this is interesting. I see some pros and cons. but it will be interesting to see how this might cause other smoke alarms to develop in the future. Plus the concept behind this is good and there is definitely room for improvement when it comes to smoke detectors.
SMYTH COUNTY, Va. — A tanker-truck wreck sent plumes of black smoke into the air near an interstate Wednesday afternoon.
One person was flown from the scene of the accident and the Virginia Department of Transportation reported that both southbound lanes were closed, according to WDBJ7.com.
Where were you when the world stopped turning? For 343 families in New York and hundreds of families in Virginia and Pennsylvania we knew where are loved ones were, on duty. To many of us it comes as no surprise as we understood the deep commitment that all emergency services providers have throughout history. We understood that it is a calling, not a career. But on that fateful day the world watched as these brave men and women showed their true selves.
These brave responders rushed toward a situation where countless innocent people needed help and they answered the call. Many of us can think back to that day and how we sat, drawn to the televisions watching the fire, EMS, and police officers save lives and take risks that most people could not fathom. It was a day where heroes showed up, not in capes, but in uniforms.
In this jumpseat riders opinion, Sept. 11, quite possibly, could be the best day in the emergency services history. How could you say such a thing?
That day when the cowards attacked us, thousands of first responders had the world’s attention as they watched the responders rush in to danger. Carrying victims, ushering people away, and saving countless lives, with no regard for their own safety, time and time again.
This one day in history every pair of eyes in the world watched the responders performing countless rescues and showed what the fabric of their existence really is. The world was watching first responders do something amazing, their jobs.
Many may not have understood what it was like to serve thier community, until that day. Until the day where so many gave so much.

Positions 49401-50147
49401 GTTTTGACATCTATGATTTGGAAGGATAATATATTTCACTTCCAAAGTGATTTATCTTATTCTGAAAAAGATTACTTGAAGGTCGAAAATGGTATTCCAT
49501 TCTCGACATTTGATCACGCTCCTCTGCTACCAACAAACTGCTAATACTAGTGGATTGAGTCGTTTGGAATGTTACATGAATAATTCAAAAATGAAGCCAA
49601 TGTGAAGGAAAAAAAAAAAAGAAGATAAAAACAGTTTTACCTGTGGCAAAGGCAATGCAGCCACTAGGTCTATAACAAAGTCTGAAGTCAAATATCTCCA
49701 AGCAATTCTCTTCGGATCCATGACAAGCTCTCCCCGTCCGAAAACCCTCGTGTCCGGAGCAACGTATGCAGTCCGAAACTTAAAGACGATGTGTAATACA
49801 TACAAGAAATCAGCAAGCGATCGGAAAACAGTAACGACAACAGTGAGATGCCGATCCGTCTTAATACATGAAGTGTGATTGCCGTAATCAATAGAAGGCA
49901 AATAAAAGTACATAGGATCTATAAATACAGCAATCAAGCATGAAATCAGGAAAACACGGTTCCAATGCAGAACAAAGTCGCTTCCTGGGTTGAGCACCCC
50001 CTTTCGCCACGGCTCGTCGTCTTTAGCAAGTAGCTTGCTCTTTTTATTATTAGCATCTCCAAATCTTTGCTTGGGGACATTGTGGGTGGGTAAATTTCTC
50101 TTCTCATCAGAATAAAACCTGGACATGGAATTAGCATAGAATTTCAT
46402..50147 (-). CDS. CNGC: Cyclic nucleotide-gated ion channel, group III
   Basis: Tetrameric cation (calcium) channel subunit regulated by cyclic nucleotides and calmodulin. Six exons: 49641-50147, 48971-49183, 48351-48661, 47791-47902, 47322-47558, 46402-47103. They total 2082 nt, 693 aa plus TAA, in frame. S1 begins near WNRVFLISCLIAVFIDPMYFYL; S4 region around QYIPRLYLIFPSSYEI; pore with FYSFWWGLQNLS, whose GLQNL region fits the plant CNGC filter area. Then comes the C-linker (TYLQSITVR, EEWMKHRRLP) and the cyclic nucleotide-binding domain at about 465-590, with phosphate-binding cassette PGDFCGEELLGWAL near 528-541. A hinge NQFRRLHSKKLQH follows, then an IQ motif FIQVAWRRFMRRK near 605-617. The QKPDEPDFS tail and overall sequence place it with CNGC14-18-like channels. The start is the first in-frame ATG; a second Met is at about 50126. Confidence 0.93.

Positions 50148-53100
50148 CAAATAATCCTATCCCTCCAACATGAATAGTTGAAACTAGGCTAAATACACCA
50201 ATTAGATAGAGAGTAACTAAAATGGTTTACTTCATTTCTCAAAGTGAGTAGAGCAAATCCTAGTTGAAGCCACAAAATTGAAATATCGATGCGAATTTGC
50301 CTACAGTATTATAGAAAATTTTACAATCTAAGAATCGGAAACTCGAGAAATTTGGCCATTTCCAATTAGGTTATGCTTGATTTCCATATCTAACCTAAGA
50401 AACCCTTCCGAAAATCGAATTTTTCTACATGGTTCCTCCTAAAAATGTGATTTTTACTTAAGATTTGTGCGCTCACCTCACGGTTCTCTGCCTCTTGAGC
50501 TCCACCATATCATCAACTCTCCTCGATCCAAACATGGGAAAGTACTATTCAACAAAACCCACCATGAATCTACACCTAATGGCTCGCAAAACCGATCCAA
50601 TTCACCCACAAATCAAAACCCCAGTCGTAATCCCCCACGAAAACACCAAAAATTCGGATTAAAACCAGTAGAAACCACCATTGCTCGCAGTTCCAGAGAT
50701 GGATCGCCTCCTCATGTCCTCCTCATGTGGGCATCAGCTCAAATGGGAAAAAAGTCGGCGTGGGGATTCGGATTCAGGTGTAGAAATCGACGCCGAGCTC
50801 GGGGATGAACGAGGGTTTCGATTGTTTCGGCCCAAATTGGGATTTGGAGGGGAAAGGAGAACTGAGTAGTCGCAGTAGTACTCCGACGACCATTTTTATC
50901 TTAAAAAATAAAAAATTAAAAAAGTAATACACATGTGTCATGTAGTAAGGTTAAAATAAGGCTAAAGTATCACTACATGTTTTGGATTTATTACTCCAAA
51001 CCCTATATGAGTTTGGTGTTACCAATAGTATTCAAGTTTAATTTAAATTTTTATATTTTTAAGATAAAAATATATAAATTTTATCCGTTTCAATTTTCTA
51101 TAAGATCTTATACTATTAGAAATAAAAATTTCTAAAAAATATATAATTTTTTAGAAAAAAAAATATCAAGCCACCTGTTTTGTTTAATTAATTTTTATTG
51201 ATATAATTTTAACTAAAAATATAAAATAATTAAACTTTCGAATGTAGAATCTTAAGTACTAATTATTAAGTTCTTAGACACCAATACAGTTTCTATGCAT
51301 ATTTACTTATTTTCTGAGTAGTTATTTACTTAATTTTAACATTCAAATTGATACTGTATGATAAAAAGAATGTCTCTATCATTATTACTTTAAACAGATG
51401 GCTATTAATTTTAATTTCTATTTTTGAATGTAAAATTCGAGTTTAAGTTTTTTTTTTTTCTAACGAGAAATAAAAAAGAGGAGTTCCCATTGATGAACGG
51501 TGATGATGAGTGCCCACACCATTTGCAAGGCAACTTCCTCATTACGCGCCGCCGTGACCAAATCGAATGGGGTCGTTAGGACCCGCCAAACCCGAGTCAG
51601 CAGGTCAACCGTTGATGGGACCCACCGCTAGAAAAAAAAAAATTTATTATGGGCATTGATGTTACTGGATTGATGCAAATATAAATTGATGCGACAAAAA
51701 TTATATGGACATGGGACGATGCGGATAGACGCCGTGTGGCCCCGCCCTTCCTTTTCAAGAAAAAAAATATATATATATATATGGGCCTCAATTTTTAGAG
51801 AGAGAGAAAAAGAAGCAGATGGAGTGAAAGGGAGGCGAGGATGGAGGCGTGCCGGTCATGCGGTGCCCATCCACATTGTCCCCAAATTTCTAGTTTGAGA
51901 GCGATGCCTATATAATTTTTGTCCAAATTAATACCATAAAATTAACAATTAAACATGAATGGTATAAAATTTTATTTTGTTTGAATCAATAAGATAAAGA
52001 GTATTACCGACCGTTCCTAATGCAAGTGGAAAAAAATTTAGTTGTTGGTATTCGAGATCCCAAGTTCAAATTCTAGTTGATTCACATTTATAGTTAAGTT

Some 12 years later many things have changed in our world, with one exception. The brave men and women of today’s fire service stand ready to rush in. Every second of every minute we are here.
Let’s make today about honoring the sacrifice of so many people by reaching out to the families of these men and women and saying “thank you.” While we all remember where we were when the world stopped turning, these families knew that this was the day that their loved one will not be coming home.Honoring the sacrifice of so many shouldn’t come once a year, it should come with every breath you take. Being a firefighter you are part of something bigger. You are a part of those responders who gave so much on 9/11 and we should carry their memories with us until it’s our
"If you’re not thinking forward, you are already behind! Difference makers prepare and shape their future by always thinking of innovative ways to accomplish a goal. So, are you a progressive thinker, or a complacent wallflower? Always make a difference." -Fire Engineering
Man Alive: The Bronx Is Burning Part 1
Can we all take a moment for Brendan McDonough, I can’t even to begin to comprehend all the pain and guilt he must be going through.
Keep your head up and keep fighting brother, you are in our thoughts and prayers, as well as the rest of the Prescott Fire Department and the family and friends of those lost.
Recently, with the death of 4 Houston, TX Firefighters one of their own members wrote a post to his facebook page intended for his friends & family. He made it public and some of our members who have connections to firefighters in the Houston area saw the post. Its an excellent depiction and description of how this job works and how it affects people. Take a read. Thanks.
May 31 2013
Just my thoughts of yesterday